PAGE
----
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2007 Nissan Altima 2.5SL Review

2007 Nissan Altima 2.5SL Review

Nissan has re-invented the Altima for the second time in its four generations.

The Nissan Altima has been totally redesigned for 2007. It offers more performance, comfort, safety, economy, and better looks than last year’s model.

It looks more like the Maxima now. It’s a couple of inches shorter on the outside, but has more room on the inside, including a spacious trunk.

Fold-down rear seats allow the trunk to expand into the cabin for carrying big long things.

The object of the redesign was to bring the feel and power of a luxury car to this everyman’s midsize sedan, and Nissan has succeeded, at least with the Altima model that has the V6 engine and all the options, including plush leather.

There are still models with a four-cylinder engine, which offer good power and get 26 city and 34 highway miles per gallon.

Standard equipment on the 2.5 includes cloth seats, 16-inch steel wheels, 60/40 split fold-down rear seats, power windows, power door locks, cruise control, halogen headlamps, electric power steering, AM/FM/CD with four speakers, vehicle information display, and intelligent key with push-button starting. Air conditioning does not come standard.

The 2.5S adds air conditioning, a six-speaker sound system, remote keyless entry, power sideview mirrors, and speed-sensitive intermittent wipers, among other smaller things.

The 2.5SL uses the continuously variable transmission, and adds leather interior with heated front seats and power driver’s seat, moonroof, alloy wheels, dual-zone temp controls and rear air conditioning vents, among other smaller things.

In redesigning the Altima, Nissan engineers were assigned to create more cabin space, and given one inch less to work with, on account of the reduction in wheelbase. They met their goal by stretching the distance between A-pillar and C-pillar, thus shortening the cowl and deck. There are 1.7 inches less legroom in front, but 3.1 inches more in the rear, and that’s a lot; however, 0.8 inches of rear headroom has been lost. Trunk space has grown from 15.6 cubic feet to 17.9.

The seats are relatively large. They also have power lumbar support and elevate higher, something that most cars do nowadays, as people need a better view of the road, with all the SUVs out there blocking visibility.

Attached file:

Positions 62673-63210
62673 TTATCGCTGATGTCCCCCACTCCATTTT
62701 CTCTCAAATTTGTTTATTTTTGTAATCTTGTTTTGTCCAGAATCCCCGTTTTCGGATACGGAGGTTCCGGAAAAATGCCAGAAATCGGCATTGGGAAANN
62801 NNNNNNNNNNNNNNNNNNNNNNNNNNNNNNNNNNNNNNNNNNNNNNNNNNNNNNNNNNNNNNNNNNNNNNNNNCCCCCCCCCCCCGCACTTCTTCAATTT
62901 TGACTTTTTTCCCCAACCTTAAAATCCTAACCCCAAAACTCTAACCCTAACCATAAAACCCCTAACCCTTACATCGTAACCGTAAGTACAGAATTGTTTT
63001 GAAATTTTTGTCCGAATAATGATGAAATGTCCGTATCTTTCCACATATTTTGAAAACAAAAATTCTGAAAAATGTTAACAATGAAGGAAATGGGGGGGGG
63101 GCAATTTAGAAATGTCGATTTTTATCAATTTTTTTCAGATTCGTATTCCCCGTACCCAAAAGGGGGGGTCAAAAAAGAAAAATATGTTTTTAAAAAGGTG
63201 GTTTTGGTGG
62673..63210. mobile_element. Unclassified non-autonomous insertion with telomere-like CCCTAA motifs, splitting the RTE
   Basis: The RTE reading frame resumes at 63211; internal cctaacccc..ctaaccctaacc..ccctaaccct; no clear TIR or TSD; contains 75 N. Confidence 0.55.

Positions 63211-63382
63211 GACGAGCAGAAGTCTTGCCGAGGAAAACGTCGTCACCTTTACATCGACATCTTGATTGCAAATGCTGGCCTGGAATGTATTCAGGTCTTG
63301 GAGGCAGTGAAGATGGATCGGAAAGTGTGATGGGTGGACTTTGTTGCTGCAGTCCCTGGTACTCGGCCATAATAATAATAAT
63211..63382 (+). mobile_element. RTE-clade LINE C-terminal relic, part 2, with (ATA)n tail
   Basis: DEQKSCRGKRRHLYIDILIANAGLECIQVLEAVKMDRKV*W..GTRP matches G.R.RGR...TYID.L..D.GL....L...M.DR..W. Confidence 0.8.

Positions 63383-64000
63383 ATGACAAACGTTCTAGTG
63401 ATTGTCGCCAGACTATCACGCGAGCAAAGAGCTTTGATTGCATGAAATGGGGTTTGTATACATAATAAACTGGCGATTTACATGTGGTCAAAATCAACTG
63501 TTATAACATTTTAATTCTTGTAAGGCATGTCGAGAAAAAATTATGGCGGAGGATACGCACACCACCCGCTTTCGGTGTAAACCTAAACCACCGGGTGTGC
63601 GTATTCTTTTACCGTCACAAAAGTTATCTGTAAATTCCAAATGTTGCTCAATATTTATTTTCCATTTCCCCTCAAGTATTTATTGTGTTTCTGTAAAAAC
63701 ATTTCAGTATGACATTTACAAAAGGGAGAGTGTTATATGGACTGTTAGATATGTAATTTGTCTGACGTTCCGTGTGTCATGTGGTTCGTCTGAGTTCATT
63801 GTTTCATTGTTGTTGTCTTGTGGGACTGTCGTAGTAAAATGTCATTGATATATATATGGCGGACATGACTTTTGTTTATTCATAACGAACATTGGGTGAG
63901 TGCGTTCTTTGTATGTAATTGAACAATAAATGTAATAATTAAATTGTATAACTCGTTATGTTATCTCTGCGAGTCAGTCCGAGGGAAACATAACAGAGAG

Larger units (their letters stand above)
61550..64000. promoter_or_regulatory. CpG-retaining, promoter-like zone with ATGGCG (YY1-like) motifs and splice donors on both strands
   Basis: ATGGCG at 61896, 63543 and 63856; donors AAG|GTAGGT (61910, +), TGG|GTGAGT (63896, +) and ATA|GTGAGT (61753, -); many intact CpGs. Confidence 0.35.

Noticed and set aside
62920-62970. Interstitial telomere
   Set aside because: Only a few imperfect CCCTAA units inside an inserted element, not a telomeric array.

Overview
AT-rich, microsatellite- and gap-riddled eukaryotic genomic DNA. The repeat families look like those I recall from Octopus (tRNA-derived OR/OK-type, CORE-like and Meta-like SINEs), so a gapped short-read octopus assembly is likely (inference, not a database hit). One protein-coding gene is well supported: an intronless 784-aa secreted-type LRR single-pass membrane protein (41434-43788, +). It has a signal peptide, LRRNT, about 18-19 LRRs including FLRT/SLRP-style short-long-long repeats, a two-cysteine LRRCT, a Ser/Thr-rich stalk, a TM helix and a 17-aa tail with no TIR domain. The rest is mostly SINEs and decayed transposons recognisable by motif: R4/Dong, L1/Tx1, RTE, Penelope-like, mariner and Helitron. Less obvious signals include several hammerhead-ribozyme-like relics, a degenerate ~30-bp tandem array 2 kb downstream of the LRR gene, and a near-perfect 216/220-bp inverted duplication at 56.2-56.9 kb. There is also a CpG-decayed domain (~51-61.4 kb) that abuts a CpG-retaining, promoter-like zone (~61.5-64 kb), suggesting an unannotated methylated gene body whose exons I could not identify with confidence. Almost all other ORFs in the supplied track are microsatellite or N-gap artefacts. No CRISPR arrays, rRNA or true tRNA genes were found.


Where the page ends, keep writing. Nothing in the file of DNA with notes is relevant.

The suspension has been redesigned on the new rigid chassis, and it passed this difficult test with flying colors. It’s quite firm; there’s no swaying in the switchback turns, so the steering stays true. And it wasn’t harsh over the jagged parts of the road. It took some good punches from potholes, without flinching.

The electric power steering, speed-sensitive rack-and-pinion, works well, and because it uses less power than hydraulic, it improves gas mileage by a touch. The Altima 3.5SL doesn’t quite feel like a sports sedan, but the handling is fairly nimble.

But the real engineering breakthrough might be with the CVT, or continuously variable transmission. This is the fourth generation of this transmission design, which doesn’t have the separate gears of a standard automatic transmission, and Nissan has been a standout in this technology. The Sentra’s CVT, for example, has just two ranges. But the CVT in the Altima has a manual mode, which, in effect, makes the transmission a six-speed.

We love it because it’s true to us. It’s totally responsive and obedient. It did things that the manual mode in some expensive cars (Mercedes and BMW, to name two) have apparently never dreamed of. It listened to the driver. We challenged it by upshifting all the way up to sixth gear at no more than 30 miles per hour, then downshifting back down, and it made every shift instead of ignoring them, unlikely as they would have been under regular driving conditions.